'Hetzel's book is a detailed, authoritative account of the recent credit turmoil and recession told as part of a narrative monetary history of business cycles dating back to the nineteenth century. The book is an immensely rewarding read for serious students of central banking.' Marvin Goodfriend, Carnegie Mellon University
'Robert Hetzel's knowledge of the Federal Reserve System, and of monetary history more generally, is exceptionally extensive and insightful. His thesis concerning the main cause of the Great Recession of 2008-2009 will come as a surprise to many readers.' Bennett McCallum, Carnegie Mellon University
'Robert Hetzel applies his experience as a central banker and his expertise as a monetary economist to make a compelling case for rules rather than discretion, showing that 'monetary disorder' rather than a fundamental 'market disorder' is the cause of poor macroeconomic performance. At the same time, he acknowledges and discusses disagreements among those who argue for rules rather than discretion.' John B. Taylor, Stanford University
'The Great Recession upends the conventional view that the recession of 2008-2009 was caused by a massive financial market failure. Instead, Robert Hetzel places blame squarely on the Federal Reserve for failing to ease monetary policy aggressively in summer 2008. He argues that the recession intensified before the Lehman Brothers failure and that contractionary monetary policy turned a moderate recession caused by shocks to energy prices and the housing sector into a serious economic contraction. With a rich narrative and provocative history in the spirit of Friedman and Schwartz, Hetzel returns monetary forces to the forefront of business cycle analysis.' David C. Wheelock, Federal Reserve Bank of St Louis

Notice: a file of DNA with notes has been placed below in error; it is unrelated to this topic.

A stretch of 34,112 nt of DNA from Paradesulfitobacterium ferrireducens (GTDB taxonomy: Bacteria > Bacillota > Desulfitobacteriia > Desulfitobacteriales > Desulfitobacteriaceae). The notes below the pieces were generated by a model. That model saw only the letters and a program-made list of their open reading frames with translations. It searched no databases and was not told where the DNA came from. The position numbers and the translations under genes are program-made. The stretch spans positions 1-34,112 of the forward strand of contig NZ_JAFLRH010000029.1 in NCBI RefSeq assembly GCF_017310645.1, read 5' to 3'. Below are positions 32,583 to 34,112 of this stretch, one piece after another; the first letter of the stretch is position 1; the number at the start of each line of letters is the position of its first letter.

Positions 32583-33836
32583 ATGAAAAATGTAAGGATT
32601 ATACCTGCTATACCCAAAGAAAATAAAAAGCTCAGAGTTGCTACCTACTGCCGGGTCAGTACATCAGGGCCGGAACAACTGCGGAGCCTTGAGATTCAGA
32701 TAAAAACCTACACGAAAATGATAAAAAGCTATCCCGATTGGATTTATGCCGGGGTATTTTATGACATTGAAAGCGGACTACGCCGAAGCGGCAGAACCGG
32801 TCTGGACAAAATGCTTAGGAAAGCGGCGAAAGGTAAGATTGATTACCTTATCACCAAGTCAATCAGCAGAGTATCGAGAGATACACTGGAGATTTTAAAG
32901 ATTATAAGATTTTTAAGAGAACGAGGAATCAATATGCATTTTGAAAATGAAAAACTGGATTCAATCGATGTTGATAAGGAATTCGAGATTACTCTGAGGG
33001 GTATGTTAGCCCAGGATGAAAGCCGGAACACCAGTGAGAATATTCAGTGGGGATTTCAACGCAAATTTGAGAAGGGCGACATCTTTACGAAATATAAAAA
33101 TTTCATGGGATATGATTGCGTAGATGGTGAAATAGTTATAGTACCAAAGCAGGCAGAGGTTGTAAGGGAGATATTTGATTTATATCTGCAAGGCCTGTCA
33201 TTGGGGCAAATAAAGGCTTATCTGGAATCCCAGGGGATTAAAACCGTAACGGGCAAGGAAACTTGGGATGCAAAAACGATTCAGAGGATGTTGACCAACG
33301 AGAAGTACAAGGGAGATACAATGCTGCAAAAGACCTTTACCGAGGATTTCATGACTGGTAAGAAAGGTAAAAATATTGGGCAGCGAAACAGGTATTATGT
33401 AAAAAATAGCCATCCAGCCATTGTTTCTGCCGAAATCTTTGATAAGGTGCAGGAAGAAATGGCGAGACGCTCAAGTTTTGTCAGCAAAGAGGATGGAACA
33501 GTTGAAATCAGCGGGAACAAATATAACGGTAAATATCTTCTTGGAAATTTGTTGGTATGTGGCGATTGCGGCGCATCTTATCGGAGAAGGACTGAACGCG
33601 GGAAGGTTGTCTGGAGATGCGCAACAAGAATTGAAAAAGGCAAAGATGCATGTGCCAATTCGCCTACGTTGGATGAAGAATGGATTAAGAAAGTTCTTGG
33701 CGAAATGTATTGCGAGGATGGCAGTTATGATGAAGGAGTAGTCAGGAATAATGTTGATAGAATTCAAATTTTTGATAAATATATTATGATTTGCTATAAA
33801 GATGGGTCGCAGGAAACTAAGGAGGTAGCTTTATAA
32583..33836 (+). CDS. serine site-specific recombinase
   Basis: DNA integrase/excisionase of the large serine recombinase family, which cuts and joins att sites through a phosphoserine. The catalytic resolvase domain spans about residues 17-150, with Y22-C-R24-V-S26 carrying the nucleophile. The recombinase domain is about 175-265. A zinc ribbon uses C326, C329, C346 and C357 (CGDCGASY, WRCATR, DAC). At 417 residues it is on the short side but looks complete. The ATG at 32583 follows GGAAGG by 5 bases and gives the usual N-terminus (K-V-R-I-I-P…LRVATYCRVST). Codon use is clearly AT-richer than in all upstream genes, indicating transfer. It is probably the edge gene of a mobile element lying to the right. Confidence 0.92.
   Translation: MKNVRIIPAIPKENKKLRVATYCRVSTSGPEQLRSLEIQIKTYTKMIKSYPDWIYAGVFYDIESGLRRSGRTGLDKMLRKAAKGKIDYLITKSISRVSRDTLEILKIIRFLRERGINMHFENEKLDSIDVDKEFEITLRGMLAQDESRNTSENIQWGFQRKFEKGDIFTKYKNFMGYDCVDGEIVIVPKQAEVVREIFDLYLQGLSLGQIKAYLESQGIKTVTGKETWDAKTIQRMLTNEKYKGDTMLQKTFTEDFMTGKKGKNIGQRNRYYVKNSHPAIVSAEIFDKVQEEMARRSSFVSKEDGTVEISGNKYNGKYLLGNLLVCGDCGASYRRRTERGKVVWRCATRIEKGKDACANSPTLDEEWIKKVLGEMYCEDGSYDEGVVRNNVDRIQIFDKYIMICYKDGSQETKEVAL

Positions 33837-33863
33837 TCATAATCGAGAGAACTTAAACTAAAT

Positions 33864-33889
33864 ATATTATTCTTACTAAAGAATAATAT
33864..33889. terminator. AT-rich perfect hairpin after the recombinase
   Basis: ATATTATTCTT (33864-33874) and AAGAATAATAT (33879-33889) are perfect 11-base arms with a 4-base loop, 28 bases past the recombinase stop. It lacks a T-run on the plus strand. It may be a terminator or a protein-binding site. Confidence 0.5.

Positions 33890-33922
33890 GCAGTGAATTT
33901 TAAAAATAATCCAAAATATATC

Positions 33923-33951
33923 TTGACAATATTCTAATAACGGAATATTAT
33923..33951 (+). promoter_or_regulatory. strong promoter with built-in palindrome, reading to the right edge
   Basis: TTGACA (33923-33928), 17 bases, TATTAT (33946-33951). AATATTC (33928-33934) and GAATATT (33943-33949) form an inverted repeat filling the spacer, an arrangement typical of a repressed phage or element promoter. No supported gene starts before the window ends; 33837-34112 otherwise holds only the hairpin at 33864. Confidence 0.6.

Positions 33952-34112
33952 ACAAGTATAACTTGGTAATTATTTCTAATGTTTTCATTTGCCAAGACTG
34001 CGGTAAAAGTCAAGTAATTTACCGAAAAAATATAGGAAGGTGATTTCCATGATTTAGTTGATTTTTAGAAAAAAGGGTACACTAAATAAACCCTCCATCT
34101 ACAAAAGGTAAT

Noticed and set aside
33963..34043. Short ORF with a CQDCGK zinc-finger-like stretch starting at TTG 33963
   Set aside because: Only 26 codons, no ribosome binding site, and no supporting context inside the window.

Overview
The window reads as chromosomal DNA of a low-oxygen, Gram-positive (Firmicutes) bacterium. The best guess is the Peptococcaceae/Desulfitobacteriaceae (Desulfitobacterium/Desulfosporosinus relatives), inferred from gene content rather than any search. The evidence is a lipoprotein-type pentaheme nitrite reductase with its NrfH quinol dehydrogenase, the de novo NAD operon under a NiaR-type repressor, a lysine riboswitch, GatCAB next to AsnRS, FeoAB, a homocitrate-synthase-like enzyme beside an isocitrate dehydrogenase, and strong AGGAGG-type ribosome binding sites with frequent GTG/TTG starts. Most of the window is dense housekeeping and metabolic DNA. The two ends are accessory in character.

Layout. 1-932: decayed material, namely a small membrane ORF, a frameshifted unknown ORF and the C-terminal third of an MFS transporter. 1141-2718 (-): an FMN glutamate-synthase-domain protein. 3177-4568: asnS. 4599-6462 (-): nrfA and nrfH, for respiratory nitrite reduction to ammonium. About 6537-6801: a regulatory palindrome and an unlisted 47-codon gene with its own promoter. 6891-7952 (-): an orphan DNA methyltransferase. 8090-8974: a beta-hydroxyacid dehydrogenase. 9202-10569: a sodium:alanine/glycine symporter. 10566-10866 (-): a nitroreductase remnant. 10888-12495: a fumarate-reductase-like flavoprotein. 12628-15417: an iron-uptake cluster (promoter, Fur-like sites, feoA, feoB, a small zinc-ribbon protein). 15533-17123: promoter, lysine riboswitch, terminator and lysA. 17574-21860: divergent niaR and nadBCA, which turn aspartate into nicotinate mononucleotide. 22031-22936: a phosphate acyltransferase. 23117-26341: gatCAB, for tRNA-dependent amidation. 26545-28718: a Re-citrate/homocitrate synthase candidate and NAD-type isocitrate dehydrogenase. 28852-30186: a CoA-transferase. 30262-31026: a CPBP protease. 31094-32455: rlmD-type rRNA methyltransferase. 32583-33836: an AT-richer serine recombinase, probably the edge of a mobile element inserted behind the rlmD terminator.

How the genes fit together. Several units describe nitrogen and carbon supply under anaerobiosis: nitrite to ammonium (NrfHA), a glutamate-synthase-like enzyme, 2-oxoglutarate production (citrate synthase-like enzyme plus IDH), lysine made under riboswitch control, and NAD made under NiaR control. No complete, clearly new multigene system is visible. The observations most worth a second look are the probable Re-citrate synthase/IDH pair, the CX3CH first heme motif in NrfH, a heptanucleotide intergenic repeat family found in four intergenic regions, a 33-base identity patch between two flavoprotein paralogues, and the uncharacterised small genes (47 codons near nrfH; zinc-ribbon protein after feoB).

The 2008-2009 recession not only destroyed the professional consensus about the kinds of models required to understand cyclical fluctuations but also revived the credit-cycle or asset-bubble explanations of recession that dominated thinking in the 19th and first half of the 20th century. These "market-disorder" views emphasize excessive risk taking in financial markets and the need for government regulation.